Pachinko by Min Jin Lee: A Book Review

This post contains affiliate links.

I requested the book Pachinko by Min Jin Lee back in Janaury, and I just got it 1.5 weeks ago.  There are 90 people in line behind me waiting on the book, so I was quite sure that this book would be an excellent read.

While the book did have me compulsively reading, and I couldn’t wait to see how it ended, I had mixed feelings about the book itself.

Pachinko tells the story of three generations of Koreans living in Japan.  The book spans nearly 100 years and starts with a young man, Hoonie, who has a cleft palate.  He marries Yianjin, and together, they have a daughter, Sunja.  They enjoy running a boarding home out of their house, and while they’re not wealthy, they have a happy little life.

When Sunja is a teen, she becomes pregnant by a man nearly double her age, Hansu.  After she tells him she’s pregnant, she discovers he has kept a secret from her, and she breaks up with him.

The story follows Sunja’s immigration to Japan, her marriage, and ultimately the lives of her two sons.

I absolutely loved the first half of this book because I felt that I knew Yianjin and Sunja so well.  I felt that I was enmeshed in their lives.  However, as Sunja’s two son’s grow up, the book became more fragmented for me.  Min Jin Lee writes about the two sons, their families, and others in their lives.  However, because there are so many characters, she can only give them a cursory glance.  I didn’t feel any deep emotion toward these characters.  Their stories just weren’t developed enough for me.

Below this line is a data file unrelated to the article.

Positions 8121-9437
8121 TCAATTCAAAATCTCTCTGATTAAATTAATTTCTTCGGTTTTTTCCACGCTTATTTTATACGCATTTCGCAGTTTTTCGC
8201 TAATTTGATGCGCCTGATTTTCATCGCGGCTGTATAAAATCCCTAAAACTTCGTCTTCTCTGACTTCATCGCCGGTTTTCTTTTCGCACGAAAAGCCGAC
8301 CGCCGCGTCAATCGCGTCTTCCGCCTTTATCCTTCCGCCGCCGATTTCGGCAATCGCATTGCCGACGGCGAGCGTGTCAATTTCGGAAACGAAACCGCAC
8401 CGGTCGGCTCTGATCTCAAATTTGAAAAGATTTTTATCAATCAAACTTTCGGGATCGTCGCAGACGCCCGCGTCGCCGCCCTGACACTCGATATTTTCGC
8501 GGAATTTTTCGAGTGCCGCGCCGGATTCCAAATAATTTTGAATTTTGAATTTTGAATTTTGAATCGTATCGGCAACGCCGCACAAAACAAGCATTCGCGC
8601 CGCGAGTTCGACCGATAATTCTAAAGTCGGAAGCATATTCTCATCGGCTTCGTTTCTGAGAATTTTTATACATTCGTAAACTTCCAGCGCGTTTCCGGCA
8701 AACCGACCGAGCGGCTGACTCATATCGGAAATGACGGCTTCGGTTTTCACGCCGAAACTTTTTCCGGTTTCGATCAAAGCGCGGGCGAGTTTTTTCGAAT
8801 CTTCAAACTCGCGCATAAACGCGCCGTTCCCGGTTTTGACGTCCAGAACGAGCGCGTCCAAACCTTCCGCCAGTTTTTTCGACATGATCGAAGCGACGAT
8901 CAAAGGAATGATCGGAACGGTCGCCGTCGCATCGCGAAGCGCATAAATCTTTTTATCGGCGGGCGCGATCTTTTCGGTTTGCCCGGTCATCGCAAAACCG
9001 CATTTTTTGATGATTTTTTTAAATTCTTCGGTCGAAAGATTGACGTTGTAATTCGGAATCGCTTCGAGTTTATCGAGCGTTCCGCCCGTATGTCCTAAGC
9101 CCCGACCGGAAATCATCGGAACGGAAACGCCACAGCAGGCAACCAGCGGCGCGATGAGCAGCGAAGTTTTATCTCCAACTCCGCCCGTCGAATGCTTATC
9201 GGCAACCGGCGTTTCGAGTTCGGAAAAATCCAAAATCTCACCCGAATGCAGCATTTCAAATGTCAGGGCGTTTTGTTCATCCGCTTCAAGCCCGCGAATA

In addition, the book was a bit more risque than I like.  And some especially risque parts just felt gratuitous to me, especially since the one chapter that was raciest was about a couple that was only discussed in that chapter.  Nothing further was said about them, and nothing was resolved.

However, the book did give me insight into the Korean-Japanese relations and how difficult it must have been to live in Japan as a Korean.

Overall, I did enjoy this book, but I wish the author would have developed the characters in the second half of the story much more fully.

I give this book 4 out of 5 stars on the Mom’s Plans’ scale.

Leave a Reply